JOY is such stuff as the hinges of Heaven’s doors are made of. So our fathers believed. So we supposed in childhood. Since then it has become the literary fashion to combat this idea. The writers would have us think of joy not as a supernal hinge, but as a pottle of hay, hung by a crafty creator before humanity’s asinine nose. The donkey is thus constantly incited to unrewarded efforts. And when he arrives at his goal he is either defrauded of the hay outright, or he dislikes it, or it disagrees with him.
Robert Louis Stevenson warns us that ‘ to travel hopefully is a better thing than to arrive,’ portraying eloquently the emptiness and illusory character of achievement. And, of those who have attained, Mr. E. F. Benson exclaims, ‘God help them!’ These sayings are typical of a wide-spread literary fashion. Now to slander Mistress Joy to-day is a serious matter. For we are coming to realize that she is a far more important person than we had supposed; that she is, in fact, one of the chief managers of life. Instead of doing a modest little business in an obscure suburb, she has offices that embrace the whole first floor of humanity’s city hall.
Of course I do not doubt that our writer-friends note down the truth as they see it. But they see it imperfectly. They merely have a corner of one eye on a corner of the truth. Therefore they tell untruths that are the falser for being so beautifully and neatly expressed. There is no more treacherous guide than the consummate artist on the wrong tack. Those who decry the joy of achievement are like tyros at skating who venture alone upon thin ice, fall down, fall in, and insist on the way home that winter sports have been grossly overestimated. This outcry about men being unable to enjoy what they have attained is a half-truth which cannot skate two consecutive strokes in the right direction without the support of its better half. And its better half is the fact that one may enjoy achievement hugely, provided only he will get himself into proper condition.
Of course I am not for one moment denying that achievement is harder to enjoy than the hope of achievement. Undoubtedly the former lacks the glamour of the indistinct, ‘that sweet bloom of all that is far away.’ But our writerfriends overlook the fact that glamour and ‘sweet bloom’ are so much pepsin to help weak stomachs digest strong joy. If you would have the best possible time of it in the world, develop your joy-digesting apparatus to the point where it can, without a qualm, dispose of that tough morsel, the present, obvious and attained. There will always be enough of the unattained at table to furnish balanced rations.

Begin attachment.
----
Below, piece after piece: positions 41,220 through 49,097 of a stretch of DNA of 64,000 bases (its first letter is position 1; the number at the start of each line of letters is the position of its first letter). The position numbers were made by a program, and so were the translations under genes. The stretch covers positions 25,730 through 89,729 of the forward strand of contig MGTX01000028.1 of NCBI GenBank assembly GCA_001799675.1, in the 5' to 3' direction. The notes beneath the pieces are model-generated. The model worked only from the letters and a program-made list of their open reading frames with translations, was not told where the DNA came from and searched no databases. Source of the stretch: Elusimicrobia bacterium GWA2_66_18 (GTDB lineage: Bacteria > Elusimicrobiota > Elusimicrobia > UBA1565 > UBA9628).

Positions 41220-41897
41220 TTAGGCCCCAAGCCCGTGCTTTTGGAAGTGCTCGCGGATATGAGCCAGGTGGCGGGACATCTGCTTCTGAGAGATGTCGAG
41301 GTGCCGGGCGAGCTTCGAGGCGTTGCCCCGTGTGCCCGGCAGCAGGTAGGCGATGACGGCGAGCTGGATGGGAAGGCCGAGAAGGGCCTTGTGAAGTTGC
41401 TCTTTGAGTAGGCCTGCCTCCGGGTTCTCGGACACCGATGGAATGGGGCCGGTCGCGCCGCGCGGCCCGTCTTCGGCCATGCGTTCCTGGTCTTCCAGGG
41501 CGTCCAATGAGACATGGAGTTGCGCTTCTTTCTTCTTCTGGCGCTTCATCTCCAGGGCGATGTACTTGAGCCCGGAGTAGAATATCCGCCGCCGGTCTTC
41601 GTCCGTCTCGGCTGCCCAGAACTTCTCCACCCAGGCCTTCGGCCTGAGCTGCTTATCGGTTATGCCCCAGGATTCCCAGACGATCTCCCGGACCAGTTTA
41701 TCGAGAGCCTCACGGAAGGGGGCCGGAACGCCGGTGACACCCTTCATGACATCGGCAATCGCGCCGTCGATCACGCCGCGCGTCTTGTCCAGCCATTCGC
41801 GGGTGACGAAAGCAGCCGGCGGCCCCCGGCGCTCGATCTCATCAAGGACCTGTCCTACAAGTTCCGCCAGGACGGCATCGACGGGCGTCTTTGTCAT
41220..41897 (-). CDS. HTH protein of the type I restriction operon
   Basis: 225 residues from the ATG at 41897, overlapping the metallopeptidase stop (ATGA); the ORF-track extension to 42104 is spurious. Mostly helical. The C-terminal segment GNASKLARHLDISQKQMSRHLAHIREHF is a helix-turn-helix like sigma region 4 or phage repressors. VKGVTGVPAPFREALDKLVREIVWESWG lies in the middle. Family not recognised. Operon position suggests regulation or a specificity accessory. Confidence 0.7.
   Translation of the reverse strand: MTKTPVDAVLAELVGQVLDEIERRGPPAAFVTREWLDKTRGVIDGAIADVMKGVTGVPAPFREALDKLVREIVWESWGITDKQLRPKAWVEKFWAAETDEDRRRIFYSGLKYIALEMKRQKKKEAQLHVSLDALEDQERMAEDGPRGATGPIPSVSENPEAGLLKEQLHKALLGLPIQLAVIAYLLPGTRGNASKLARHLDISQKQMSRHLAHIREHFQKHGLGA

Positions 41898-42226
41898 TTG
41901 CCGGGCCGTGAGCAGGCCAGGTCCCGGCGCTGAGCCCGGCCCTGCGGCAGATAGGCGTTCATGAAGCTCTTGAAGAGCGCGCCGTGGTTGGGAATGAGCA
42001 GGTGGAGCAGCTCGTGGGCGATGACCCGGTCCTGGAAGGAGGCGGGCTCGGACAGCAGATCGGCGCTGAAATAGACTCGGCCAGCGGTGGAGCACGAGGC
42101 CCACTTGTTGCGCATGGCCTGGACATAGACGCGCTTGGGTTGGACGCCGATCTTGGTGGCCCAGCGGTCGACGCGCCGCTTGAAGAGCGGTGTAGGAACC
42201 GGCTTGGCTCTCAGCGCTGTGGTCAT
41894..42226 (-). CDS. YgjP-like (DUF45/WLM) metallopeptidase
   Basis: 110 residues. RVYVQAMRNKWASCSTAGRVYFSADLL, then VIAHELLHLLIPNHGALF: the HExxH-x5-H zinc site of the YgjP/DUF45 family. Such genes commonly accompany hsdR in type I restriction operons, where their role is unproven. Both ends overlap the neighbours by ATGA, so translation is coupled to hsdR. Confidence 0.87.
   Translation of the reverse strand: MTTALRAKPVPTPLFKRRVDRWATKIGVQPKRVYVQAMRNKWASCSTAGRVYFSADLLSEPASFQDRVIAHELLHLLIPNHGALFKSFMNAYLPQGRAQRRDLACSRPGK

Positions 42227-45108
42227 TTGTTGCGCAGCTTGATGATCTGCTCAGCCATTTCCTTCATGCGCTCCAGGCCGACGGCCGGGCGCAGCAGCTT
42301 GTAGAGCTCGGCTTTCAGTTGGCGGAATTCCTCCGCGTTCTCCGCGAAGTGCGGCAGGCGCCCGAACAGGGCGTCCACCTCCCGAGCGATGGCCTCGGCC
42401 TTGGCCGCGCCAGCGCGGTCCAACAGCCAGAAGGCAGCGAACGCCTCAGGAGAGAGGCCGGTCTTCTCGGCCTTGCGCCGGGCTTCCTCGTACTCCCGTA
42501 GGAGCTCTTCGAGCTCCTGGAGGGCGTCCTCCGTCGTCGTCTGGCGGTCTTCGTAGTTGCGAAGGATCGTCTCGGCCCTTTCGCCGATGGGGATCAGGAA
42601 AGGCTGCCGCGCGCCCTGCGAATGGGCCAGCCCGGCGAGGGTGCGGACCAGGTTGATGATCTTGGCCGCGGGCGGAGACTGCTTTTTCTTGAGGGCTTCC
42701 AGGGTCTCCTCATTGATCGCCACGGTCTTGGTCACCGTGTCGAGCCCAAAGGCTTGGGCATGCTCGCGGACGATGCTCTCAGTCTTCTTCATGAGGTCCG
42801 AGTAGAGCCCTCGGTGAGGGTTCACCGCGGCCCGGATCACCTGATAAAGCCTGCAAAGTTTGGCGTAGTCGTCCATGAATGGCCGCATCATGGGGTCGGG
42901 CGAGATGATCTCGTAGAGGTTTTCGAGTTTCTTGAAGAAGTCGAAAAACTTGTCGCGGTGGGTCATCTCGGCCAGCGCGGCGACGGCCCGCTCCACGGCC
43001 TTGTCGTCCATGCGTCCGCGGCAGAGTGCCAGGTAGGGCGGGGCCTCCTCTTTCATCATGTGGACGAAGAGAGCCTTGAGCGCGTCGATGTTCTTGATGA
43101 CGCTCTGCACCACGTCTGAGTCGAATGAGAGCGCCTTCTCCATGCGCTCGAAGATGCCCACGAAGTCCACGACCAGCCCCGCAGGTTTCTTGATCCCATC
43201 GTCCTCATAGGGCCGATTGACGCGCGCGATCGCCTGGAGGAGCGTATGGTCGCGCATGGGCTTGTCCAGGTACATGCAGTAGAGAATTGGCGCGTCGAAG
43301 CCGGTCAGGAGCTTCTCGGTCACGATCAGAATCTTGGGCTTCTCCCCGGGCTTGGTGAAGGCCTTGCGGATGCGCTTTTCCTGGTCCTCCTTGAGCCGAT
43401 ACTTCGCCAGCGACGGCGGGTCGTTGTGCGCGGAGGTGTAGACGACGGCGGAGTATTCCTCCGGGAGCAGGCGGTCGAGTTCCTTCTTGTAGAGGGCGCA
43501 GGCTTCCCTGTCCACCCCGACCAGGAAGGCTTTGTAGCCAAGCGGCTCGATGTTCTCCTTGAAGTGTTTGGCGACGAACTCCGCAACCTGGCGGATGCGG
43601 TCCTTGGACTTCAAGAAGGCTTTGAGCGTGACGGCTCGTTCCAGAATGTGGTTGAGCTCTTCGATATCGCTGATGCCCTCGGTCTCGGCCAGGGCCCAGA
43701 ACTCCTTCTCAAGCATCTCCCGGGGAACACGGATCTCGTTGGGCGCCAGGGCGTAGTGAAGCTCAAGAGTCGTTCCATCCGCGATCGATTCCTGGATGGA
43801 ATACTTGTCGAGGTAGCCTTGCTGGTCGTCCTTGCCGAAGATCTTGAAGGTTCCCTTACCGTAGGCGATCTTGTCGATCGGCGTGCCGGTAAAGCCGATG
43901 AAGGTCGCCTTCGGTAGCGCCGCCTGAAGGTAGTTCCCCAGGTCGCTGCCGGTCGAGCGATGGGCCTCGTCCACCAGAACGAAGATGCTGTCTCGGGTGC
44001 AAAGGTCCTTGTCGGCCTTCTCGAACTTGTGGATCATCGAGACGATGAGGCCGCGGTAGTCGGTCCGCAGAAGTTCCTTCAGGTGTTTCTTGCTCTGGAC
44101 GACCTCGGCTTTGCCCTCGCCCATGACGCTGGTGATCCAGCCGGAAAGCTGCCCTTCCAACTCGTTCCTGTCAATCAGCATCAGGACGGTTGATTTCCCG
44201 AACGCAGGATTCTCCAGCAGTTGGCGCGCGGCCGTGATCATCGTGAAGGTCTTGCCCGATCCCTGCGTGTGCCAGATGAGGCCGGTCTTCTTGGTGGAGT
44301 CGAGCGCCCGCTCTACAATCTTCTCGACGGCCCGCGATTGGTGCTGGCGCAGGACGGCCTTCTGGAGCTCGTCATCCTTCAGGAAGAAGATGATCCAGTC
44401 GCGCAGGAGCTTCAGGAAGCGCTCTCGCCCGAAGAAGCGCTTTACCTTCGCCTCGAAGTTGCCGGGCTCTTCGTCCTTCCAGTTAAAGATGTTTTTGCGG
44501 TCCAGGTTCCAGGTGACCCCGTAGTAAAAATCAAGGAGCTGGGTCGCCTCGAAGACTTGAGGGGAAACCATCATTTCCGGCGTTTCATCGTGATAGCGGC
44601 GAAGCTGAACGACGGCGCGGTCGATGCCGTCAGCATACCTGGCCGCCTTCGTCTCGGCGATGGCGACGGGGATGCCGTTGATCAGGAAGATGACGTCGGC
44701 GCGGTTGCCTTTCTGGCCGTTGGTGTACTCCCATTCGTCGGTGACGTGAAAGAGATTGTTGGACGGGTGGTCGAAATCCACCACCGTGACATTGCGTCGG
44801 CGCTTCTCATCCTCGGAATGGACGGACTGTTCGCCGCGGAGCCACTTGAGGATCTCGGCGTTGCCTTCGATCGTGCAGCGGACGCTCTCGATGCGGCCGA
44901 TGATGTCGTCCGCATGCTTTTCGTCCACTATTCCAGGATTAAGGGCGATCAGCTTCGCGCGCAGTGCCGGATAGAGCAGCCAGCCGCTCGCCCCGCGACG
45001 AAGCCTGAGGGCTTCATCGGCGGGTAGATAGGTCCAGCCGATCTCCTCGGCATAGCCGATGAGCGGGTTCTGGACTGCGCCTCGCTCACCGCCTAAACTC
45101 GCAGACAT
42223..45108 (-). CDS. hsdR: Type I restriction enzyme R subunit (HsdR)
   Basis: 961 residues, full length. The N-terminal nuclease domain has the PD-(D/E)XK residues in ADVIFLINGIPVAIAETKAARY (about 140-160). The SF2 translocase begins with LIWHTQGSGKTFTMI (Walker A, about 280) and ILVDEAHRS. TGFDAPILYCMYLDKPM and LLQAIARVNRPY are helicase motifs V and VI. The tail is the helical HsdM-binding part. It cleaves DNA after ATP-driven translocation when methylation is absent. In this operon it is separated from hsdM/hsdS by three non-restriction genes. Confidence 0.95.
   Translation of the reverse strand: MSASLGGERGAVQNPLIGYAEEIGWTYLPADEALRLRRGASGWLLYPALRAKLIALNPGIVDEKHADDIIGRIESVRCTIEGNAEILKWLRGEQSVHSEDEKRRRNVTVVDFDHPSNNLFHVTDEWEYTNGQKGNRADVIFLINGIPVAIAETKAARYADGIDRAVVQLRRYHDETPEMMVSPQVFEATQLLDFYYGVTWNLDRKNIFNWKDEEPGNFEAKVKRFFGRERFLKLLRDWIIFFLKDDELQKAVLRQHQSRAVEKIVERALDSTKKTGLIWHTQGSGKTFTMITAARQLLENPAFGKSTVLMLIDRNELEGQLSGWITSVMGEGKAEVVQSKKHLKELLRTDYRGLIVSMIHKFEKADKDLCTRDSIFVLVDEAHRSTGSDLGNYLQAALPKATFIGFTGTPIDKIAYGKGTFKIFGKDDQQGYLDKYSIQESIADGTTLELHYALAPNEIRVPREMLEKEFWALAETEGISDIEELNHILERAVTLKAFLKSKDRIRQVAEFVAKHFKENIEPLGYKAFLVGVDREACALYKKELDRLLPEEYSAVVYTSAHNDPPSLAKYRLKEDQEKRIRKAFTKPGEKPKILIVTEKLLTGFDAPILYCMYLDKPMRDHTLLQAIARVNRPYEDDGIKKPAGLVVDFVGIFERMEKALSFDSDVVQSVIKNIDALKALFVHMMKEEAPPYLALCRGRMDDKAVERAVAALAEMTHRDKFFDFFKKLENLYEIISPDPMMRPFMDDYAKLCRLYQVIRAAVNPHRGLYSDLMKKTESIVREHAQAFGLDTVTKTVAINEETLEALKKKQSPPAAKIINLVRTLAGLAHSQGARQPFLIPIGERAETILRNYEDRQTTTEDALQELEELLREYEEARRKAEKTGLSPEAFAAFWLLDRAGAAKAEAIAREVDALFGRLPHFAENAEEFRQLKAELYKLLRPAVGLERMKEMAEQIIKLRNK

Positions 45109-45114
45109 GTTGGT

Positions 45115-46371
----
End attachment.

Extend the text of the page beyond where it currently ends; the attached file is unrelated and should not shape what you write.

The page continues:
‘God help theattainers!’ — forsooth! Why, the ideas which I have quoted, if they were carried to logical lengths would make heaven a farcical kill-joy, a weary, stale, flat, unprofitable morgue of disappointed hopes, with Ennui for janitor. I admit that the old heaven of the Semitic poets was constructed somewhat along these lines. But that is no real heaven where you do nothing but lie about in a rather overdecorated auditorium and rehearse the same chorus during a seven-day week. No; the real Heaven is a quiet, beautiful place where every one is a Heaven-born creator and is engaged — not caring in the least for food or sleep — in turning out, one after another, the greatest of masterpieces, and enjoying them to the quick, both while they are being done and when they are quite achieved.
I would not, however, fall into the opposite error and disparage the joy of traveling hopefully. It is doubtless easy to enjoy one’s self in a wayside aircastle of a hundred suites, equipped with self-starting servants, a Congressional Library, a National Gallery of pictures, a Vatican-full of sculpture, with Hoppe for billiard-marker, Paderewski to keep things going in the music room, Wright as grand hereditary master of the hangar, and Miss Annette Kellerman in charge of the swimming pool, keeping Mumm about the winecellar. I am not denying that such a castle is easier to enjoy before the air has been squeezed out of it by the horny clutch of reality, which moves it to the journey’s end and sets it down with a jar in its fifty-foot lot, complete with seven rooms and bath, and only half an hour from the depot. But this is not for one moment admitting the contention of the lords of literature that the air-castle has a monopoly of joy, while the seven rooms and bath have a monopoly of disillusionized boredom and anguish of mind. If your before-mentioned apparatus is only in working order, you can have no end of joy out of the cottage. And any morning before breakfast you can build another, and vastly superior, air-castle on the vacant land behind the wood-shed.
‘What is all this,’ I hear the reader ask, ‘about a joy-digesting apparatus? ’